Our most primary of all senses is our sense of smell, while our taste buds are the most complex. Taste is something that forms in combination with smell. As such we often lose this sense, when we have a stuffy nose or cold.
The aroma of food is that which stimulates our appetite. The culinary traditions of each and every country in the world offer our senses different and sometimes exotic aromas and therefore - tastes. But there are several foods that make the top of the list of the smelliest foods in the world.
This favorite delicacy, used in traditional Chinese culture, astounds with its appearance, as well as taste. It is made by coating an egg with a paste of clay and salt, then leaving it to soak in rice chaff for 3 years. This way, its inside gains a black-green color, with a creamy and gel-like consistency and naturally - a horrible stench.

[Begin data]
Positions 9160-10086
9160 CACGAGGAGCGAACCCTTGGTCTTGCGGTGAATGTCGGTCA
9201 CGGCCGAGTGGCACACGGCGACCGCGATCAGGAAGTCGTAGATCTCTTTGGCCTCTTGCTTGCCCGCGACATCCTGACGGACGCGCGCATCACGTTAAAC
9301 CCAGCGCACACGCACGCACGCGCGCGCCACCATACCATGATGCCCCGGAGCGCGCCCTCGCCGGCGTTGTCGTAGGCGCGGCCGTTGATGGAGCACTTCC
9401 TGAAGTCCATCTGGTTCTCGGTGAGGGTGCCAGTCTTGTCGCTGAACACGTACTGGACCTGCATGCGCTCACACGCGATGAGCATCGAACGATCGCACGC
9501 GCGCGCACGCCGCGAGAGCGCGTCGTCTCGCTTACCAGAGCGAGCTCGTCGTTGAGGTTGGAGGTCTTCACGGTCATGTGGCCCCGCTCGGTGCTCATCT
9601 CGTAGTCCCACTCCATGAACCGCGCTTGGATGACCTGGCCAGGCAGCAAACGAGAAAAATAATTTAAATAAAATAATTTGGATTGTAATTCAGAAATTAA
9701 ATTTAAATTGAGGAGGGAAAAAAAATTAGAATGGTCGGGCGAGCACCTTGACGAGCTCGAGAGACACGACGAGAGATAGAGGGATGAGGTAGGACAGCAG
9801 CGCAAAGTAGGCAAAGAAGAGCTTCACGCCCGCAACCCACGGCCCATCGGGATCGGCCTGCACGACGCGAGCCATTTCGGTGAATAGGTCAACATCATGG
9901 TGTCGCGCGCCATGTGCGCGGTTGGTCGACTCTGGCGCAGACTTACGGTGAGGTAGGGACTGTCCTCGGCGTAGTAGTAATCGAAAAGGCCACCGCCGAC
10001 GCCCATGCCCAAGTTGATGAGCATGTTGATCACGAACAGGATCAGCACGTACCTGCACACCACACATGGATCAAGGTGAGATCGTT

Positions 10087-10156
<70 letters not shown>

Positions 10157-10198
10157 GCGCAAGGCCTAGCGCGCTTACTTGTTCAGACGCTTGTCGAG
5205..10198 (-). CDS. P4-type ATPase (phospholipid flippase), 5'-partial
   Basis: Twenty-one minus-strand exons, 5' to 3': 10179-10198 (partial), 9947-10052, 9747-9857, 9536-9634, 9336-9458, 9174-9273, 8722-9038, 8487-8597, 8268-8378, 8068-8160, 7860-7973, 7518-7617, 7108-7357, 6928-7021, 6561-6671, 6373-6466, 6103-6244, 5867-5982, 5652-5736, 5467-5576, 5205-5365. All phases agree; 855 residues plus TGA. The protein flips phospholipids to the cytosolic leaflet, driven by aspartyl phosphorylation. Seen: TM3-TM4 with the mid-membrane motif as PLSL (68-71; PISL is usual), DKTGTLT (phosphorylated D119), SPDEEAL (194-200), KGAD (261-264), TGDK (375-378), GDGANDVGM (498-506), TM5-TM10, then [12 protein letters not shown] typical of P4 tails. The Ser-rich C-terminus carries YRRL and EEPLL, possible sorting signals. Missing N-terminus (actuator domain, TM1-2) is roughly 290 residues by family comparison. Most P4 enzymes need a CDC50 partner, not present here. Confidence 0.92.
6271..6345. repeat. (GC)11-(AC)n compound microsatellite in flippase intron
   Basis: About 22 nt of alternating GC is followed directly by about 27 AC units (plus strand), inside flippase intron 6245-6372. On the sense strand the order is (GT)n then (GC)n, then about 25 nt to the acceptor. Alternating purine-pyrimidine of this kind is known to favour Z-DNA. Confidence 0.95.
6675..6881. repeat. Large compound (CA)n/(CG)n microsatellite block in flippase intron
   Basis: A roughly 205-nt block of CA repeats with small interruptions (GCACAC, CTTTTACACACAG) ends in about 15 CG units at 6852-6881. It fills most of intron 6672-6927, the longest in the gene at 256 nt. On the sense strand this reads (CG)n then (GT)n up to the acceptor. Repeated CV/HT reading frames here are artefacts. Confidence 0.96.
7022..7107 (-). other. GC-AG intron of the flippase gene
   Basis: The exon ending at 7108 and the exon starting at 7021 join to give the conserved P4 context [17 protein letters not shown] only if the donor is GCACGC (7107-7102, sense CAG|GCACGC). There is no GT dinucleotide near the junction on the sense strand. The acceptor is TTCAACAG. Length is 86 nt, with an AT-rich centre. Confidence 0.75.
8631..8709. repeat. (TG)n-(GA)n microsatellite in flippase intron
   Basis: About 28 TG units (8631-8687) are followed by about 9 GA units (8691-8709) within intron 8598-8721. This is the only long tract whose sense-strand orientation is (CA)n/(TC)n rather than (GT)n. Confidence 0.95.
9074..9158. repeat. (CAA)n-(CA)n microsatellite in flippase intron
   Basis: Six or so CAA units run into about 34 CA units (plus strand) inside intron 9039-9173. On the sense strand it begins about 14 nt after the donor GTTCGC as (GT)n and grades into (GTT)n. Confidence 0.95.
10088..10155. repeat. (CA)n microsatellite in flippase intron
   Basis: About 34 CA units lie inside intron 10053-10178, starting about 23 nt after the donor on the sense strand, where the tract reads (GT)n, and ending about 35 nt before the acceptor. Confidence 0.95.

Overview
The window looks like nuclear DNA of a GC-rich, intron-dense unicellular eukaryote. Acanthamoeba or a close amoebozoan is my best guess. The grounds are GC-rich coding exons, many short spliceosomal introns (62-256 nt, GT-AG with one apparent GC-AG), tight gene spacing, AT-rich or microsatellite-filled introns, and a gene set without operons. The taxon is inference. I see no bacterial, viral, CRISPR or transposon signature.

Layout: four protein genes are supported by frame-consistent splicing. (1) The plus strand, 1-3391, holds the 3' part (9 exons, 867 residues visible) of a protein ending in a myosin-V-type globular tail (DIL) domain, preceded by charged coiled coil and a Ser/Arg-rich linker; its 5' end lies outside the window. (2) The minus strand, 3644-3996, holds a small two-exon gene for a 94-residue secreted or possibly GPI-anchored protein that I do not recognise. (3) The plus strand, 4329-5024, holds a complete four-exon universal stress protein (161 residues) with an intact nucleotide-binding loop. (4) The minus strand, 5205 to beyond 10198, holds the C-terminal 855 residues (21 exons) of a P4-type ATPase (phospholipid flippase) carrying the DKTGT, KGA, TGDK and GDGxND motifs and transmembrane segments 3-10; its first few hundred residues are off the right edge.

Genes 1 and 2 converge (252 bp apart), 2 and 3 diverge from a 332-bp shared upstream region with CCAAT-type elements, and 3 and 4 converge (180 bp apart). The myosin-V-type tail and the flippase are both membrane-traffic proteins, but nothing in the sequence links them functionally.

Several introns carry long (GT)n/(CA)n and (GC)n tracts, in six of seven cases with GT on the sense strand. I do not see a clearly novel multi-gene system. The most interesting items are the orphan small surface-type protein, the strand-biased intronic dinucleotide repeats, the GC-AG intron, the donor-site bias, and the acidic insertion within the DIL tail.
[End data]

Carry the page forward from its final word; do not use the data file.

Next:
In countries like Korea and China, dried fish is eaten as a snack. Tourists and migrants who have spent a fair amount of time in Asia are adamant that its taste is beyond horrible.
The durian is a fruit from Southeastern Asia used as a filling for scones and to make shakes. It has many fans in the countries in which it is eaten. But anyone having this fruit for the first time will tell you that it has an exceptionally unpleasant smell, similar to that of Epoisses cheese. In fact in many countries in Southeastern Asia, there's a ban on carrying durian in public transport, including in taxis in Thailand and Singapore.
"The king of all cheeses" - this was what Napoleon called his favorite Epoisses cheese. It is characteristic with its horrid smell and aroma and like the durian there's a ban on it in public transportation in France.
This dish is made primarily in Iceland. It is the insides of a shark that have been left to ferment for 2 months. Eating this rotten and stinky fish a kind of ritual to mark the transition from boyhood to manhood.See more